Many Americans Opt for Voluntary Simplicity

May 20, 2008 08:00 AM
by Sarah Amandolare
A new generation of Americans is embracing voluntary simplicity by giving up their possessions in search of a less complicated lifestyle.

30-Second Summary

According to The New York Times, the voluntary simplicity movement, which gained popularity in the extravagant 1980s, is reemerging in the United States. Having determinedly purchased cars, homes, clothes, furniture and toys, many young families are now finding joy in downsizing.

The Times profiled the Harris family, Texans who are “chasing a utopian vision of self-sustaining life on the land,” by donating most of their possessions to charity and relocating to Vermont to live as organic homesteaders. “We’re not attached to any outcome,” said Mrs. Harris.

Detaching from possessions and outcomes is a concept touted in “Voluntary Simplicity,” a book written in 1981 by Duane Elgin that launched the movement at a time of greed and consumerism.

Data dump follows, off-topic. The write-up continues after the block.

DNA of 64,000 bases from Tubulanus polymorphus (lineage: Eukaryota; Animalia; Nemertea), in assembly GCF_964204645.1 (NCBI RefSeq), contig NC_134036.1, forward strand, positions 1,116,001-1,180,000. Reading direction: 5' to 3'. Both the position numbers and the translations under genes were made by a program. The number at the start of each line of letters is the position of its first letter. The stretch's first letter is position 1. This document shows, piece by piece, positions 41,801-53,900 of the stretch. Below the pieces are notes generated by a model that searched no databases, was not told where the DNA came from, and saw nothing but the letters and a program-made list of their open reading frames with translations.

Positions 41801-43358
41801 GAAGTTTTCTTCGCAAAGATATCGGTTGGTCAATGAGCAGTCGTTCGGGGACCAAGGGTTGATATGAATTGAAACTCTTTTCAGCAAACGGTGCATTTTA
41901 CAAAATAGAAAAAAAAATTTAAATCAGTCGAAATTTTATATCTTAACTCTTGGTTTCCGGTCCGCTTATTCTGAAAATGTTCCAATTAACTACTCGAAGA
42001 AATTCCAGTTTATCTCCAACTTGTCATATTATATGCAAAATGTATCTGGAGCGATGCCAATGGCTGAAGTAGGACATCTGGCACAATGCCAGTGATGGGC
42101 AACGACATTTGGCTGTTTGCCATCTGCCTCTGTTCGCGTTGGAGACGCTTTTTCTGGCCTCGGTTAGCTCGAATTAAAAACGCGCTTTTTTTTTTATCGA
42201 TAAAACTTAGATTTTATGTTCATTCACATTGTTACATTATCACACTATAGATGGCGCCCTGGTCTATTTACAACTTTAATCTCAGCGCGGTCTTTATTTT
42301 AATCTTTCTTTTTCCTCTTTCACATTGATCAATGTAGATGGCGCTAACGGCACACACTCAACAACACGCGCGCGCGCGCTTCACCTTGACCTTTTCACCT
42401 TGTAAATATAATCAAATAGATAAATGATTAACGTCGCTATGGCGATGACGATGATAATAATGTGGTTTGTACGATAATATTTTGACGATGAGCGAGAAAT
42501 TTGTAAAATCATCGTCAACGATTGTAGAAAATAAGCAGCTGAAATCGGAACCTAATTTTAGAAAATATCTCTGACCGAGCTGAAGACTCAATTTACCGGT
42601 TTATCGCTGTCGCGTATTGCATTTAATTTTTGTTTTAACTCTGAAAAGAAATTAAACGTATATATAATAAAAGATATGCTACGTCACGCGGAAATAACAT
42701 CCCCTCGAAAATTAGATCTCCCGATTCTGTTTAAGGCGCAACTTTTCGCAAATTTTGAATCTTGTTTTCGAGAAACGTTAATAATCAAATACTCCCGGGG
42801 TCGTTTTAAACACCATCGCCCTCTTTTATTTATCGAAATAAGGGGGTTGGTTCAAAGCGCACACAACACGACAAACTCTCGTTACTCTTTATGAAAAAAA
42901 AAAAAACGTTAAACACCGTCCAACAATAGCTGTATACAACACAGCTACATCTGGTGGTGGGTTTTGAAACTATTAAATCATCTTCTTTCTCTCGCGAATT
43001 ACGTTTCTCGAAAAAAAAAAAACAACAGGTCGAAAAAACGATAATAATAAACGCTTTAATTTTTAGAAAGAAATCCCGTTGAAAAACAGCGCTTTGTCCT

By the 1990s the movement had become a top trend, as Americans grew disillusioned by a life of too much work and too little time, and experienced anxiety over the environmental effects of consumerism.

Consumerism comes at a steep price, according to National Geographic. Happiness and health are not heightened by financial prosperity, while high debt and long hours at work contribute to deteriorating personal relationships.

Consumerism is also tied to an epidemic of hoarding in America. Immeasurable junk has piled up in closets across the country, writes Psychology Today. The aforementioned Harris family is struggling to rid themselves of cars, toys, clothing and furniture before they can begin their simpler life.

Headline Links: Simplify, simplify, simplify

Background: Elgin’s Voluntary Simplicity Movement

Related Links: Consumerism and hoarding

Reference: Blogs, books and video on voluntary simplicity


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